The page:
By Jack Mayne Returning and increased airplane noise over Burien is likely after the the Federal Aviation Administration claims that it can ignore potential environmental rules to permit more prop-jet planes to fly low over Burien A retired commercial pilot and former FAA inspector says such a move benefits wealthy corporations and imposes unnecessary penalties on Burien citizens. The Burien Council on Monday (April 16) was also told by the new King County Sheriff that she is working on shoring up her police agency to gird against an increase in violent crime. Her agency by contract furnishes the members of the Burien Police Department. Plane noise in Burien City Attorney Lisa Marshall told the Council about the FAA’s decision-to issue what it calls a Categorical Exclusion or “CATEX” in governmental jargon. Simply stated, it means no fewer planes will turn left over Burien and probably means more planes will come over the city, perhaps at a level remembered in the past. The categorical exclusion (CATEX) effectively means that the FAA is “not required to follow its own rules” and that the administration can implement the change without filing otherwise required permission requests under the National Environmental Policy Act (NEPA), which might force the FAA to not order all flight to turns over Burien. It had, in the past, said the turns would be allowed only by flight by flight decisions. Now it appears the turns will be automatic for all turbo flights to the north from Sea-Tac, but Marshall told Council it “intended to cease the automatic 250 degree heading during nighttime hours from 10 p.m. to 6 a.m., removing a few flights over the city.” Marshall said the city listened but did not comment on the recent FAA meeting on the decision to go back to the turns over the city and the city is reviewing its options with city officials and its hired legal experts as how to proceed. Burien did file last year a motion to the U.S. Court of Appeals Ninth circuit in San Francisco seeking to overturn the FAA implementation of a 250-degree heading for turbo props whenever the with is coming from the north. All planes, large and small, take off into the wind and when that wind it from a northerly direction, then planes will take off toward the north and turboprop passenger planes will be ordered to make a hard left turn shortly after they leave the runway surface and fly west over Burien at a variety of elevations, but low enough to cause noisy distraction below. Marshall said Burien residents last year submitted “over 700 comments were submitted containing narratives of the impacts to the citizens of the community (that) such extraordinary circumstances exist.” The city can amend its existing petition to the court within 30 days or a new petition within 60 days and she said city administrators would report to Council any new information as it develops. Larry Cripe (pictured, left), president of the Quiet Skies Coalition, told the Council his organization will hold a public meeting on Tuesday, April 24 at 6:30 p.m. at Gregory Heights Elementary School, and invited all to what likely will be a packed house. Walt Bala, a retired pilot and former FAA inspector, said he was still analyzing the FAA CATEX decision but believes “the decision was made first, and then the justification afterwards.” “I believe their procedure benefits wealthy corporations and imposes an unnecessary penalty on our citizens, many under the flight path who are economically disadvantaged,” said Bala. “I will not rest until we have exercised every option to expose the arbitrary and capricious nature of this procedure.” Bala said the FAA says this is done for safety and efficiency and he said he can see possible efficiency reasons, but if it’s because of safety how did they get along without the change years ago? “I don’t think there’s a safety issue here.” Cripe said that on July 26, 2016, “behind closed doors, the acting director of the FAA said clearly at the end of an all-day meeting, ‘I want all this traffic over the city of Burien and Seahurst. They don’t have the money or the stamina to fight me.’” Bala said that was from a former bureaucrat, behind closed doors. “That can’t be tolerated by anyone in this room. This city, this state should be outraged by that kind of behavior.” Former Councilmember Debi Wagner, a member of the Quiet Skies Coalition, said the real meaning of the categorical exception is to begin to build the traffic for Sea-Tac Airport over the “communities that are already overburdened.” The FAA believes the added traffic at the airport “isn’t going to harm anybody” and if anybody is, “they can mitigate it.” But the noise insulation project has never been proven to be successful, she said. New Sheriff in town King County Sheriff Mitzi Johanknecht (pictured above) told the Burien Council in her first meeting that recent violent events leading to a murder have made her department look into ways to do things safer as her department provides the staffing of Burien Police under a long-term contract. “The loss of any life is one too many,” she said. “We want to work with you to be better.” Councilmember Krystal Marx wanted to know if it were possible to return the now defunct gang unit operation and Johanknecht said it was a good time to discuss the possibility as her department is entering the 2019-2020 budgeting cycle. “When I was running, one of the things I talked about was we no longer had a gang unit, we no longer had a drug unit that specifically worked on those things,” Johanknecht said. “We can work together to see how that might fit, how those things blend between city and county resources. It is something the sheriff’s office is looking at and considering moving forward with.” Mayor Jimmy Matta said he was very interested in youth and youth violence, but wanted to differentiate from “gangbangers.” He said there are some “real bad gangbangers – which we cannot allow to take over our streets. People should not be fearful of saying they saw something because they are afraid for their lives.” Just putting more officers on the street won’t solve the issue, “it is more complicated than that.” A culture of fear is causing some to not send children to school, which causes other problems. “It is not just a Burien situation, it’s a county deal with some gangbangers who are trying to recruit,” the mayor said. “When this new chief comes into town and takes on the responsibility … one thing is keeping our streets safe. We definitely have a situation in several apartment complexes,” Matta said, suggesting also problems similer in White Center and South Park. Plan to restore trust Deputy Mayor Austin Bell asked if the Sheriff had a plan to restore the trust in law enforcement that has encroached nationally over the past number of years. “I do, Mr. Deputy Mayor,” Johanknecht said, adding that the department has added a “community engagement professional staff member,” something they have never had before. She also is adding a full-time recruiter so “if we want to build trust in communities and communities of color, we need to go and have conversations because what I heard over the last six months was ‘we will tell you what barriers keep people in our community from joining law enforcement … and thereby having a better way to build opportunities and trust between communities.’” Councilmember Nancy Tosta asked Johanknecht how the Sheriff’s department can be “more attractive to us and perhaps better serve our community in terms of their sense of public safety.” The Sheriff reminded her that the contract takes from Burien any potential liability costs and is undertaken by King County. She also said her department in working with King County Executive Dow Constantine on efforts to lower her agency costs to the community it serves, which is south King County serves Burien and SeaTac. Immigration status ‘doesn’t matter’ Councilmember Pedro Olguin asked about concerns about a person’s immigration status. “Immigration status doesn’t matter,” Johanknecht. “What matters is that we are serving everyone equally” and to make sure that “everybody who may be a victim of crime is willing to report.” The police agency has never acted on immigration retainer, she said. “The only thing we are required to act on by law is a signed court order by a judge, like any other warrant.” Proclamations The Council approved several new proclamations, including one declaring May as “Music4Life Month” in Burien, another making April Sexual Assault Awareness Month in Burien. Also approved was a proclamation making April 20, 2018, as City of Burien Arbor Day and also City of Burien Earth Day.]]>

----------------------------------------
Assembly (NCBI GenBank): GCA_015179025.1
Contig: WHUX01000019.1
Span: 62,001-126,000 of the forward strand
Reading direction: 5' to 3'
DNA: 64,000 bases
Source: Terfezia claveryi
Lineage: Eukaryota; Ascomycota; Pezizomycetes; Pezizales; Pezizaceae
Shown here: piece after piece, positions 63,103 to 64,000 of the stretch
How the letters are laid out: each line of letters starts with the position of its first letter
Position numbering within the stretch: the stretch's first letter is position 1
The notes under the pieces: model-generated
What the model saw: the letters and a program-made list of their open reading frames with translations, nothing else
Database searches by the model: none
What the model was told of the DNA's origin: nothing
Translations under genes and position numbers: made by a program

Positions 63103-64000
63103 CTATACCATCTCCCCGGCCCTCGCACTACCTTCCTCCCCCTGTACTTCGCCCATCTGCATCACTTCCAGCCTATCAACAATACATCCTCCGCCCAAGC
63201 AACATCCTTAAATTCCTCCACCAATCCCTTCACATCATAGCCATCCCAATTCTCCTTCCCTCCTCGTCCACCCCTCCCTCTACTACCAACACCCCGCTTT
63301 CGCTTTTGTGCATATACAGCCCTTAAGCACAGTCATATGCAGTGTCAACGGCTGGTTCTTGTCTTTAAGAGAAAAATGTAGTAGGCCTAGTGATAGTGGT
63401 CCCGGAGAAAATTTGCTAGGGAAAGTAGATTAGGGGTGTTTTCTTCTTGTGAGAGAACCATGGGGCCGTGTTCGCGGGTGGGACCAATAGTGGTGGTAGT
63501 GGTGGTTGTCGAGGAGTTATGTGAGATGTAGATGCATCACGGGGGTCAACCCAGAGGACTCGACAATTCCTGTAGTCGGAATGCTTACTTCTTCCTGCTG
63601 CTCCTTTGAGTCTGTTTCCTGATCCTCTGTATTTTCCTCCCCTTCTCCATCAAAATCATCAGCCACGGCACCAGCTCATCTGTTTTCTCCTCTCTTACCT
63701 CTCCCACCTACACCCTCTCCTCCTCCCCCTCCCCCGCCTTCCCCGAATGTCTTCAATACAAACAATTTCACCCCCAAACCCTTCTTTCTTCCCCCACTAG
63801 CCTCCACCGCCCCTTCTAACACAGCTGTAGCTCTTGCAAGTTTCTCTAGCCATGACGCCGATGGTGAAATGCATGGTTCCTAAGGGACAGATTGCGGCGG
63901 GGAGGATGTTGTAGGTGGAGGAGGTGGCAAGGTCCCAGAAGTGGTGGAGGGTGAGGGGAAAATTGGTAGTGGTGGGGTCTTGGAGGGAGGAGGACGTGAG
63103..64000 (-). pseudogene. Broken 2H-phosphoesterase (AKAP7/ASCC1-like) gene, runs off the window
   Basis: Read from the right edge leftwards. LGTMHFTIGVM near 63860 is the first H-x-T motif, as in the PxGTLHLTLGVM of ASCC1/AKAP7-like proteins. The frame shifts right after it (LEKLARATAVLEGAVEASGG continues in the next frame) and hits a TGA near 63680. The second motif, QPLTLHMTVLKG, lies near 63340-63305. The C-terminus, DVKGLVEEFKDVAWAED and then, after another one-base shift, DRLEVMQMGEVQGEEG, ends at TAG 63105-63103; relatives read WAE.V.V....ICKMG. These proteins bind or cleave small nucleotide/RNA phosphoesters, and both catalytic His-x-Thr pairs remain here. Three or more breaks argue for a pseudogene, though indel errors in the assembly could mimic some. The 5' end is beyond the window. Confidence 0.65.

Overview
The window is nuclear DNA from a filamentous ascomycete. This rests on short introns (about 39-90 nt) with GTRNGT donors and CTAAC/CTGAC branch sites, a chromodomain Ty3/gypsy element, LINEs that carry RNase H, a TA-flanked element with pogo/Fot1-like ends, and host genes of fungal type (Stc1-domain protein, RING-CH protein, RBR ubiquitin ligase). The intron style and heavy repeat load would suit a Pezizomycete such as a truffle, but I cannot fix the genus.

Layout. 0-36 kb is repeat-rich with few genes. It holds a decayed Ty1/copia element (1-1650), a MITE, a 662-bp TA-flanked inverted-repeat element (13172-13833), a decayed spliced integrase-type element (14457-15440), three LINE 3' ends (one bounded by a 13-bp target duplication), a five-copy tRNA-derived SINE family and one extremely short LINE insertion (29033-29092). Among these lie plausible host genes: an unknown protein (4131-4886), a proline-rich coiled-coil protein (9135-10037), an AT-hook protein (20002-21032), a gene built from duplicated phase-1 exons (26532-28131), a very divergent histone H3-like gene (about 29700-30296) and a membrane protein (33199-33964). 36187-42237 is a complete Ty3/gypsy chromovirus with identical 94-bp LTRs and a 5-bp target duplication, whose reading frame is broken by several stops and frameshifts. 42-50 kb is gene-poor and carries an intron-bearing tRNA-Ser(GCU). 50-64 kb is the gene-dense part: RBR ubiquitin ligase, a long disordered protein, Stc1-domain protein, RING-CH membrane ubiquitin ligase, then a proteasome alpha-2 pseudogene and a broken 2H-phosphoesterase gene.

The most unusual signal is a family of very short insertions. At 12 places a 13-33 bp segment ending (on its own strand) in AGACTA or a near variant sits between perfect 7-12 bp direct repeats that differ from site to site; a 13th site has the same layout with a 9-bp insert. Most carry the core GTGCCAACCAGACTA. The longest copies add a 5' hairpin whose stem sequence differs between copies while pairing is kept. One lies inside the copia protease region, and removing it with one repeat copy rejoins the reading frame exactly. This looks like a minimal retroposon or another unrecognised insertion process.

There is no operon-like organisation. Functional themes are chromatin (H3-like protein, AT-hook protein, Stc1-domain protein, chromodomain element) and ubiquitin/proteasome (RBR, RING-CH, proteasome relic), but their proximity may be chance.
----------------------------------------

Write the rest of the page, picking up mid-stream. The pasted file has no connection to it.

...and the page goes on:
Senior Reporter Jack Mayne passed away in December, 2021. In his honor we have created the Jack Mayne Journalism Scholarship.